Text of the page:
How is fear used throughout Animal Farm?
We learn from Animal Farm that fear is a very powerful emotion—one so powerful that it can be harnessed to keep both people and animals alike in check. The animals on Manor Farm always seem to be controlled by fear of one sort or another. Under the inept, drunken management of Farmer Jones, they could at any moment find themselves being slaughtered. The time is ripe for someone to come along and free the animals from this fear. Unfortunately, this does not happen. The political ideology of Animalism potentially offers a way forward. But in the hands (or rather, trotters) of Napoleon it turns into an instrument of repression even more fear-inducing than anything ever devised by humans.
As it quickly becomes clear that Napoleon is establishing himself as dictator, it becomes necessary for the new regime to construct some useful boogie-man figures to scare the animals into submission. This need becomes particularly acute when the Animalist system leads to widespread food shortages. The system cannot be wrong; Napoleon is always right. So if there are problems then they must be caused by sabotage.
Snowball and Farmer Jones fill the role of scapegoats for the growing failures of Napoleon's dictatorship. The former is an Animalist apostate, a traitor to the cause. And as for the farmer, well, he is a human, so what can you expect? The exploiters will always try to thwart the glorious revolution and its final victory over the wicked forces of humanity. Either way, Napoleon wants the animals to be so afraid of what these enemies have in store for them that they will instinctively flock to support him.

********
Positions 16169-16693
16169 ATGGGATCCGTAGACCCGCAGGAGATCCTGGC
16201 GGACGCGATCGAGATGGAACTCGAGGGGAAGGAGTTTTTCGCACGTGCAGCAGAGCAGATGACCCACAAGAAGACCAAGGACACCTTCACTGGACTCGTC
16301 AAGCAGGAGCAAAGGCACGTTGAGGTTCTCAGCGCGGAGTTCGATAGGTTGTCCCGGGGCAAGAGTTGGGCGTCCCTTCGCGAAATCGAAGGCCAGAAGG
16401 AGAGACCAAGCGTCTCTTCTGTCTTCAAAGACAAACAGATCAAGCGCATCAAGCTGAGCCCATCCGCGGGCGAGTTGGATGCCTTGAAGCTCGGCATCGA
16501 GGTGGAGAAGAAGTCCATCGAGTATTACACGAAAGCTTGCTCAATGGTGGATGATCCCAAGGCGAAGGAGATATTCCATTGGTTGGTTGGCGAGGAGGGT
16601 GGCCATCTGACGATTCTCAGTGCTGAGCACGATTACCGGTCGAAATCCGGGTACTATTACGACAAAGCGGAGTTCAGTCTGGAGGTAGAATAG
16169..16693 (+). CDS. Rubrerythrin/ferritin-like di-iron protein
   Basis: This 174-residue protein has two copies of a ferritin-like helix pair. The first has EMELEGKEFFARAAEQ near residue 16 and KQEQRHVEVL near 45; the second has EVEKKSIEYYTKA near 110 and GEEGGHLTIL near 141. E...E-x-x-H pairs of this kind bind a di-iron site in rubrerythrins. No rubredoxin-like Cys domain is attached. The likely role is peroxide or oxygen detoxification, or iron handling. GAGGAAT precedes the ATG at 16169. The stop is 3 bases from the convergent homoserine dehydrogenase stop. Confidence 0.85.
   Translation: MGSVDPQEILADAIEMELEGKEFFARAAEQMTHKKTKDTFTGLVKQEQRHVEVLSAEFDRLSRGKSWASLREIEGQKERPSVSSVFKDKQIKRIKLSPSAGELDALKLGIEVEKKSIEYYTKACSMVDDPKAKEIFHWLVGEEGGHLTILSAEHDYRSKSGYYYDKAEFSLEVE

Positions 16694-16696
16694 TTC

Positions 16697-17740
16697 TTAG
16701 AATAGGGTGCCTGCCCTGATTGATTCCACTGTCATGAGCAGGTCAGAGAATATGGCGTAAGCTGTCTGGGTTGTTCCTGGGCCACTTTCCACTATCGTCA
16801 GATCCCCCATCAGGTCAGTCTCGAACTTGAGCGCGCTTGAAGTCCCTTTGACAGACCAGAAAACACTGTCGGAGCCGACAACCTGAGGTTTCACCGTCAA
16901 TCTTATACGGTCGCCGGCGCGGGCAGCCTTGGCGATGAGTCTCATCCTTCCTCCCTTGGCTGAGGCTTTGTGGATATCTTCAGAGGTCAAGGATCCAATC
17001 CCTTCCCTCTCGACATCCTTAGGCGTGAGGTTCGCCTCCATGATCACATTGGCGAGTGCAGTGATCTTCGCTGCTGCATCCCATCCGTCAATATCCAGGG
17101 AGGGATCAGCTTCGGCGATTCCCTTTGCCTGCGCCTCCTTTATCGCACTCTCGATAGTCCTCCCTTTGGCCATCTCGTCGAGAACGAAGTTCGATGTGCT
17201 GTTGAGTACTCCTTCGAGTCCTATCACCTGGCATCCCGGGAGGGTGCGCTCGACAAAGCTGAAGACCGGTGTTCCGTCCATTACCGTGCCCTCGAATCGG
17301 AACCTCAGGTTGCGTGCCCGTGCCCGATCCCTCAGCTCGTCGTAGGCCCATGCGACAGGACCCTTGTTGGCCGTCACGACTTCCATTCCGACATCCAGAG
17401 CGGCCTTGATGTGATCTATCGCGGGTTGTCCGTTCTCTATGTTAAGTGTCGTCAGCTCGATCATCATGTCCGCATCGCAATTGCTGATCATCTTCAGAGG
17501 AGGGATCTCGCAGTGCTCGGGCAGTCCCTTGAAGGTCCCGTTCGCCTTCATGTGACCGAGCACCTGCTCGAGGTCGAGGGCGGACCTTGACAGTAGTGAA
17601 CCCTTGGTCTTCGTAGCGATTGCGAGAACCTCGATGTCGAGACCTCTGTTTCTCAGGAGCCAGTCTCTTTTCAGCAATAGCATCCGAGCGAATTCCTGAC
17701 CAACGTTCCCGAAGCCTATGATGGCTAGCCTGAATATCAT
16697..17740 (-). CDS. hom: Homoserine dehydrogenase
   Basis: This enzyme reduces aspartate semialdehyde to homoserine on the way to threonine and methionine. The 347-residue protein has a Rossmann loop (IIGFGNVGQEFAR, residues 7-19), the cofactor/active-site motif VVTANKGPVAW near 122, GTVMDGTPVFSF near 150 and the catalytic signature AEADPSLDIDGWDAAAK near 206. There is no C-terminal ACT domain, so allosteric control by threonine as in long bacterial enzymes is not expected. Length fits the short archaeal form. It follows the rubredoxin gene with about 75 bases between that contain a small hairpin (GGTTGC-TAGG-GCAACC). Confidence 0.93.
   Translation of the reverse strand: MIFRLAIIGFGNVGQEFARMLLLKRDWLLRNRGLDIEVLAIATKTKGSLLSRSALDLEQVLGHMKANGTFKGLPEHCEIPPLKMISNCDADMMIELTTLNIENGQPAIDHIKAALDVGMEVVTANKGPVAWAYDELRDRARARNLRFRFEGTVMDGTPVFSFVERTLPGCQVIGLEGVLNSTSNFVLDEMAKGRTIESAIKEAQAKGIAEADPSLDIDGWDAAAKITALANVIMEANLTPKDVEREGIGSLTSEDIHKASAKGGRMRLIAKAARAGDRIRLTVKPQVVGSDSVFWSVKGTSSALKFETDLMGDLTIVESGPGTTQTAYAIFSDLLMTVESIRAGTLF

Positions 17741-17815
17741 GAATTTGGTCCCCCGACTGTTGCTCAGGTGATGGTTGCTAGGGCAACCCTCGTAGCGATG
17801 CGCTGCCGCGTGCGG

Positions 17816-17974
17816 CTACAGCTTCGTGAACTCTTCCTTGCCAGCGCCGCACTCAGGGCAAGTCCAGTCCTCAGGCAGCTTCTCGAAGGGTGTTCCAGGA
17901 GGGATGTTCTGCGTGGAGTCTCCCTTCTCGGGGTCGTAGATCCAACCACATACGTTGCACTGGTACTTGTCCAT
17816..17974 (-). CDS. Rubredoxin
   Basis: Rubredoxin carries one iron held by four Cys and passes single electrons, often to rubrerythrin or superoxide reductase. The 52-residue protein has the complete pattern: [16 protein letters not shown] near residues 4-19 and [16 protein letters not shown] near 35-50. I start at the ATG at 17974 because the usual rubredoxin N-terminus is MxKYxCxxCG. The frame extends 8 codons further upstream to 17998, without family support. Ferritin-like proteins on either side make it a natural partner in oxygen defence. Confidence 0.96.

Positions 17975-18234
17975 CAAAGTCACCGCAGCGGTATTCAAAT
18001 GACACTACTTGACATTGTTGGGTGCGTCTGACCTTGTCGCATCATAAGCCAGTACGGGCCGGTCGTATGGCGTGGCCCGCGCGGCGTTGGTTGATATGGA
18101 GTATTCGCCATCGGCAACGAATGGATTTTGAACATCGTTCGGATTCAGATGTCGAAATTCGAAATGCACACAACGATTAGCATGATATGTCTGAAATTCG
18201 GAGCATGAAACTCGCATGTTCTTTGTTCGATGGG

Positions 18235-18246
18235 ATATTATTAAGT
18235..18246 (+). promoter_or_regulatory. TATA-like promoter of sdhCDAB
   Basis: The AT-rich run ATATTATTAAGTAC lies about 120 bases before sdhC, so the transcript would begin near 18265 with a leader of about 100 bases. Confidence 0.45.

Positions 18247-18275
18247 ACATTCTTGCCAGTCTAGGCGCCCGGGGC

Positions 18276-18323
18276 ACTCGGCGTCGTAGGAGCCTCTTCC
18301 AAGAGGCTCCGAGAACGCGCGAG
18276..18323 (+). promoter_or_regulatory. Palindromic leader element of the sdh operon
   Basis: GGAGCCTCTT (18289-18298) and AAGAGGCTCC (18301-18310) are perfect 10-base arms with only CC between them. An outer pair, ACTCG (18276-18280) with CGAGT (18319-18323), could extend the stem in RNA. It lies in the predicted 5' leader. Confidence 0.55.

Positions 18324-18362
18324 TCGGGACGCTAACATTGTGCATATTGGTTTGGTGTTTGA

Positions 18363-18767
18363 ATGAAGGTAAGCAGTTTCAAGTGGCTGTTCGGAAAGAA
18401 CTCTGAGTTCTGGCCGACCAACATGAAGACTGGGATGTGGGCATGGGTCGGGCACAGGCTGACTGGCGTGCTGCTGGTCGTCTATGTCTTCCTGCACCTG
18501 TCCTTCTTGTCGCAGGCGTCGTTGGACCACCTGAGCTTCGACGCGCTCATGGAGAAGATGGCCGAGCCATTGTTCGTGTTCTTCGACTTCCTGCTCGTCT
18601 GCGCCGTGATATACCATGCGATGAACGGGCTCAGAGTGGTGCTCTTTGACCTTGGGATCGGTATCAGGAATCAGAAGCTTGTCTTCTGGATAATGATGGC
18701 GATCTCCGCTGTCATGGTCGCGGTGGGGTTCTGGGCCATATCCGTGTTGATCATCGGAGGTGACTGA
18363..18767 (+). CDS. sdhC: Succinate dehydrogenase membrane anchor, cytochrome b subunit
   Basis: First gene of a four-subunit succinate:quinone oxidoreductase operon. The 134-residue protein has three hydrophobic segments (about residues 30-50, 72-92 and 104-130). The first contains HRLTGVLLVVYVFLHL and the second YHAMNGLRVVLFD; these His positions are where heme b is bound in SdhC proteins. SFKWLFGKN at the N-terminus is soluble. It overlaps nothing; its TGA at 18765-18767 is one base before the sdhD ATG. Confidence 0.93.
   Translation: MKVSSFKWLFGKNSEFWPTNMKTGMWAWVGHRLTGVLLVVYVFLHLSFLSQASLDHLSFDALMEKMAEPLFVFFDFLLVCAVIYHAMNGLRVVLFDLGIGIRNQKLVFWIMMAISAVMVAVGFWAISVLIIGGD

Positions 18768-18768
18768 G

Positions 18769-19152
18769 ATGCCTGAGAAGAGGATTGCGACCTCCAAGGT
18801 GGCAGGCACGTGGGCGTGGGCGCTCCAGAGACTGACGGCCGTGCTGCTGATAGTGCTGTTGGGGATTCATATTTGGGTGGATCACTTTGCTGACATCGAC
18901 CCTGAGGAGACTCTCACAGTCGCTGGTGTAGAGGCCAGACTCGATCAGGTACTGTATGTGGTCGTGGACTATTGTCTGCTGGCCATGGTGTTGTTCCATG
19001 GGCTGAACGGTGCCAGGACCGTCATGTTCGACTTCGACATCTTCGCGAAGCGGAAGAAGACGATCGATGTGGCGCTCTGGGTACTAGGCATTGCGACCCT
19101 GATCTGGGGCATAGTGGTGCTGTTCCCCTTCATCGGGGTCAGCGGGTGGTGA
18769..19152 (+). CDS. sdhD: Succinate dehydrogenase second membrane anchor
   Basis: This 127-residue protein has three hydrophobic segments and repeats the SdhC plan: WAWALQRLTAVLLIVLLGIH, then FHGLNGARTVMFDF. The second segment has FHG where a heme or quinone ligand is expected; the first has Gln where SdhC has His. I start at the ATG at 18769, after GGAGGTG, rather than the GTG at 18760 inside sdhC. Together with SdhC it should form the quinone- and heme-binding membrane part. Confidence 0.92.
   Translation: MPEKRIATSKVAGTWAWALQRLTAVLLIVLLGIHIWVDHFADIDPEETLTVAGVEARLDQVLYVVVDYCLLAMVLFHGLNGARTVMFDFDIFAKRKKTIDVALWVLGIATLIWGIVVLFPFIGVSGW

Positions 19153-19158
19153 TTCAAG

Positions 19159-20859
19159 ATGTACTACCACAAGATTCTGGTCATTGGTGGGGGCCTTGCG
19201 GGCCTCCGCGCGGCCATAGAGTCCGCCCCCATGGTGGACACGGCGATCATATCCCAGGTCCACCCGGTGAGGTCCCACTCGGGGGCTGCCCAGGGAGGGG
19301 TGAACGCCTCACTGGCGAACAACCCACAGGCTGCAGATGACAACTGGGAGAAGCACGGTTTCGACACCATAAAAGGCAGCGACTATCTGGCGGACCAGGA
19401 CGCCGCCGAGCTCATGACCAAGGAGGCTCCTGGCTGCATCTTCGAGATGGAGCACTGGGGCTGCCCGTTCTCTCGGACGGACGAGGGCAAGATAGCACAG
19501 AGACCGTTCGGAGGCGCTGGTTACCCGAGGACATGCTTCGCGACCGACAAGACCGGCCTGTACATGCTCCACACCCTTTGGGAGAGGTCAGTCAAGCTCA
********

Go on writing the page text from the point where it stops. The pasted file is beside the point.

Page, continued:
The animals are not simply afraid of Napoleon or the possible return of Farmer Jones; they are also afraid of each other. In the show trials that take place after the hen rebellion, animals are frightened into making false confessions that they know to be utterly absurd. Informing on others becomes not just an article of Animalist faith; it is a way of surviving an increasingly totalitarian regime. Everyone is afraid that someone else might snitch on them and turn them in to Napoleon and his thuggish acolytes. That is just how Napoleon wants it. So long as the animals are afraid of him and of each other, he can maintain his iron grip on power.
To a great extent, the animals use fear to keep one another in check and in submission. In order to ensure that there is acceptance on the part of the animals, fear is used as a motivating factor. Old Major uses fear when he tells the animals that their purpose is to be used and discarded by the human beings. Old Major makes no pretense about how he sees Jones and the other humans. He makes a point of utilizing this fear to ensure that the animals understand his meaning by suggesting that when Boxer becomes old and no more of use he will be sent to the "knacker's." Fear is the motivating element that he uses to make sure that the other animals embrace his vision, and after he dies, Snowball and Napoleon use this fearful element in their recruitment of animals into the Animalism philosophy. Once the pigs assume leadership, Fear is then used by the propaganda master Squealer when he stresses to the animals that they have to struggle in order to avoid Jones' return. Squealer uses the fear of Jones as sort of the ending to all arguments if any animal voices their discontent about life under the pigs. Naturally, Napoleon uses fear to quell any dissent. Through his forced confessions and public executions, Napoleon uses fear as a way to keep the animals under his control. Orwell demonstrates that political regimes often use tools such as playing on fear as a way to consolidate their own power and ensure that there will not be any questioning of their policies and practices.